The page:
Structured data makes it much easier to deal with information by using computers. However, users usually don’t interact with information in database format, and unstructured data presents information in forms that are more agreeable with humans. This blog is an example of unstructured data. While articles might be arranged by date and time, if it were truly structured, they would also be arranged by exact subject and content, with no deviation or spread. This would be impractical for writers and readers both; because even in highly focused articles, people tend to touch on different subjects and make various references.
The problem with unstructured data is that of volume. It requires a huge investment of resources to sift through and extract the necessary elements, as in a web-based search engine. Current data management techniques often miss a considerable amount of information. As a result, the potentially game-changing data is wasted because of inefficient analysis.
Benefits for Elearning
According to I/ITSEC, two out of three changes to curricula in the U.S. Navy are driven by equipment changes. They suggest that the percentage is similar in the other services, although specific analyses are unknown. The single largest cost for training content and technical manuals is lifecycle maintenance. It follows that structured data reduces ownership costs through the ability to maintain the training content simultaneously rather than subsequently to system updates.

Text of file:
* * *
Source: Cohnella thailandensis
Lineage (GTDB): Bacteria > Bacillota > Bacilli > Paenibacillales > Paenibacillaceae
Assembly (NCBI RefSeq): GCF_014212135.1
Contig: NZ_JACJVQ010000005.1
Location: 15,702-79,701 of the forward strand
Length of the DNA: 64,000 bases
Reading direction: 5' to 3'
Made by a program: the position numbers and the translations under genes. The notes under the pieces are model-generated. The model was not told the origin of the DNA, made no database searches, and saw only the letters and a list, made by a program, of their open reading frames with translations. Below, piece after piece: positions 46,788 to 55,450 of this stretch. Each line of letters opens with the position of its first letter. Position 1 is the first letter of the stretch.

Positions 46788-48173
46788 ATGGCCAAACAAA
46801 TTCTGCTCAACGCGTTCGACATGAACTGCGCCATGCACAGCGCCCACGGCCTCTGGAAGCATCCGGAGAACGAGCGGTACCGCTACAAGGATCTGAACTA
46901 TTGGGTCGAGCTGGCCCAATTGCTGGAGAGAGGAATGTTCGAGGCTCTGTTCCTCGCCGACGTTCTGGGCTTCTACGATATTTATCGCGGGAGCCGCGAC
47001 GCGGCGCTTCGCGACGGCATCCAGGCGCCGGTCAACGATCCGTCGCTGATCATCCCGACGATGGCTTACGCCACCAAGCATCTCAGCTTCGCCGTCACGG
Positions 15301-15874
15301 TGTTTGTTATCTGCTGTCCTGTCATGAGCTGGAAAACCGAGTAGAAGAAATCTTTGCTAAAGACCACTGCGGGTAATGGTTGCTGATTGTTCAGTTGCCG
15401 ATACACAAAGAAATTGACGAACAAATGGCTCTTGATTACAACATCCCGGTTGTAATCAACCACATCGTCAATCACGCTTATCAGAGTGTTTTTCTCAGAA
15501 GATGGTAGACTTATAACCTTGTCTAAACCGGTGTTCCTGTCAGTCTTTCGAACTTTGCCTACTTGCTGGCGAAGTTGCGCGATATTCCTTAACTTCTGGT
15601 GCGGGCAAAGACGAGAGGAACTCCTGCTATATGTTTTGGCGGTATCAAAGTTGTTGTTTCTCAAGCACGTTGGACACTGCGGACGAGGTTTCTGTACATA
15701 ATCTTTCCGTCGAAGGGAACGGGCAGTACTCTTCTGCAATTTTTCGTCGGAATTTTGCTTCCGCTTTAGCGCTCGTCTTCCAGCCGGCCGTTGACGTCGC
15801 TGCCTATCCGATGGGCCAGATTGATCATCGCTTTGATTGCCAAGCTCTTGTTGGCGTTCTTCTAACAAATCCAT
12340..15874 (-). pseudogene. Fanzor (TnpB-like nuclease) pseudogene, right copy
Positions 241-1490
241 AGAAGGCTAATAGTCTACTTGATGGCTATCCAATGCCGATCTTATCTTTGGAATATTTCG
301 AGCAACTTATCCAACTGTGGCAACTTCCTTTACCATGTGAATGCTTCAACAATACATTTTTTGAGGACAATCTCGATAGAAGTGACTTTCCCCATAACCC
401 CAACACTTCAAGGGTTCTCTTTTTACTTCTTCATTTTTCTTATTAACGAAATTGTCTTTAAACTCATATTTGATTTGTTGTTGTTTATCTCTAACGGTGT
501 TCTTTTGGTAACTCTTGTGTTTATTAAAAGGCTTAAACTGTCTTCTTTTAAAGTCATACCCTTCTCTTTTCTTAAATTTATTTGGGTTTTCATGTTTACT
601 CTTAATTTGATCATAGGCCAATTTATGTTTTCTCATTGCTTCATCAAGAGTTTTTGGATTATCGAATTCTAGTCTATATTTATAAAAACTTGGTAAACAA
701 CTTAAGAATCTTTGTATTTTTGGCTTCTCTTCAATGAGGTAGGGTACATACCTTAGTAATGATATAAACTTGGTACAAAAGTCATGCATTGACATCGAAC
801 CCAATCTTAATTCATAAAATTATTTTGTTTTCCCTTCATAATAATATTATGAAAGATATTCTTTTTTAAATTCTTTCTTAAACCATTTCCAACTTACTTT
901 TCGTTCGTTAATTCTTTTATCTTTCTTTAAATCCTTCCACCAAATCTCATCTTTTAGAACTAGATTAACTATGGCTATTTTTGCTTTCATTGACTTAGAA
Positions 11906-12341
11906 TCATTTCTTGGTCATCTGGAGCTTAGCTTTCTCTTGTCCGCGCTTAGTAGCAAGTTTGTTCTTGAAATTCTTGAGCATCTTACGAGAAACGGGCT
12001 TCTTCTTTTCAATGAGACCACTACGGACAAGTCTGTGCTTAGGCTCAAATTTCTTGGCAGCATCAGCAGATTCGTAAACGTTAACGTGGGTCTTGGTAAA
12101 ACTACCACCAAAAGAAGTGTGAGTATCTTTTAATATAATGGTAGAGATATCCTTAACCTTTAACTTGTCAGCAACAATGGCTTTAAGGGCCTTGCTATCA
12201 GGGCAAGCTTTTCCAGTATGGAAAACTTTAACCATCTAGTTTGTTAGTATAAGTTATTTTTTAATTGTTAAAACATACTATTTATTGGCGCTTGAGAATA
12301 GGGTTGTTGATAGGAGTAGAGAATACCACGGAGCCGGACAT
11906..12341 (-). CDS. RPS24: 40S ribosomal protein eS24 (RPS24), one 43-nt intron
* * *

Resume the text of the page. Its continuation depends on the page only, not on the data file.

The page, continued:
The relationship between governance, acquisition, design, development, and lifecycle management of learning content used in a VLE must include a coherent and consistent approach to handling data on a system-wide level. Efficient content management and development in a learning environment must be based on a quantitative set of expectations and requirements. The use of structured content based on technical data specifications is fundamental to facilitate content management in learning. This approach enables the mapping of metadata between acquisition, development, and lifecycle management that results in learning content being ensured, traceable, and aligned to the systems and to the learners.
YouTestMe eLearning solutions have been designed with all the benefits of structured data in mind. The system infrastructure enables the hierarchical organization of learner groups and their respective courses. For example structuring a college department with all its courses, lessons, materials, exams, marking criteria, results, statistics, and classes in a neatly organized hierarchy. And all of these categories can be further organized into sub-levels. Each category, each learner, each item has a specific place in the structure. It allows for efficient navigation and a high degree of user-friendliness. Everything can be located easily and nothing ever gets lost.
Source article: LinkedIn